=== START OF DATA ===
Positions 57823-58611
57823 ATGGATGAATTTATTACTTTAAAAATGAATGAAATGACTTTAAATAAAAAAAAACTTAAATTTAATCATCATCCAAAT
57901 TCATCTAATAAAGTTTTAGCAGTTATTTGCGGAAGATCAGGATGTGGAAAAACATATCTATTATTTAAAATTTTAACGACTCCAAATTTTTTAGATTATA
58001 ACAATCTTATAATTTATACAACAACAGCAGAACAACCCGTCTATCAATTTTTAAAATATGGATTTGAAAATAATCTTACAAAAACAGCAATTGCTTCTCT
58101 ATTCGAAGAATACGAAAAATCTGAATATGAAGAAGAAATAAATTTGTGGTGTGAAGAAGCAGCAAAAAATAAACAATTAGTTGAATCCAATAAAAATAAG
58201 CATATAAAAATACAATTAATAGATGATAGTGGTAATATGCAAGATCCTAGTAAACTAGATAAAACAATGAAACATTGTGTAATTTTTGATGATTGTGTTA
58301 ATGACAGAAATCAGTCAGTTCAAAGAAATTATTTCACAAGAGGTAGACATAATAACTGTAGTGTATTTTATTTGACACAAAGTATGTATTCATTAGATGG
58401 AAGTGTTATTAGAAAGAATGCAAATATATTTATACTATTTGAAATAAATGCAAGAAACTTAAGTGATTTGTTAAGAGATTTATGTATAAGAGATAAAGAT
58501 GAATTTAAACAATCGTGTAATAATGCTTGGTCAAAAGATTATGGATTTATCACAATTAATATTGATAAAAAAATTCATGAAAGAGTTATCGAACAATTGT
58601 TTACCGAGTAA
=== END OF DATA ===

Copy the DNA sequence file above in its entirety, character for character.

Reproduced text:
Positions 57823-58611
57823 ATGGATGAATTTATTACTTTAAAAATGAATGAAATGACTTTAAATAAAAAAAAACTTAAATTTAATCATCATCCAAAT
57901 TCATCTAATAAAGTTTTAGCAGTTATTTGCGGAAGATCAGGATGTGGAAAAACATATCTATTATTTAAAATTTTAACGACTCCAAATTTTTTAGATTATA
58001 ACAATCTTATAATTTATACAACAACAGCAGAACAACCCGTCTATCAATTTTTAAAATATGGATTTGAAAATAATCTTACAAAAACAGCAATTGCTTCTCT
58101 ATTCGAAGAATACGAAAAATCTGAATATGAAGAAGAAATAAATTTGTGGTGTGAAGAAGCAGCAAAAAATAAACAATTAGTTGAATCCAATAAAAATAAG
58201 CATATAAAAATACAATTAATAGATGATAGTGGTAATATGCAAGATCCTAGTAAACTAGATAAAACAATGAAACATTGTGTAATTTTTGATGATTGTGTTA
58301 ATGACAGAAATCAGTCAGTTCAAAGAAATTATTTCACAAGAGGTAGACATAATAACTGTAGTGTATTTTATTTGACACAAAGTATGTATTCATTAGATGG
58401 AAGTGTTATTAGAAAGAATGCAAATATATTTATACTATTTGAAATAAATGCAAGAAACTTAAGTGATTTGTTAAGAGATTTATGTATAAGAGATAAAGAT
58501 GAATTTAAACAATCGTGTAATAATGCTTGGTCAAAAGATTATGGATTTATCACAATTAATATTGATAAAAAAATTCATGAAAGAGTTATCGAACAATTGT
58601 TTACCGAGTAA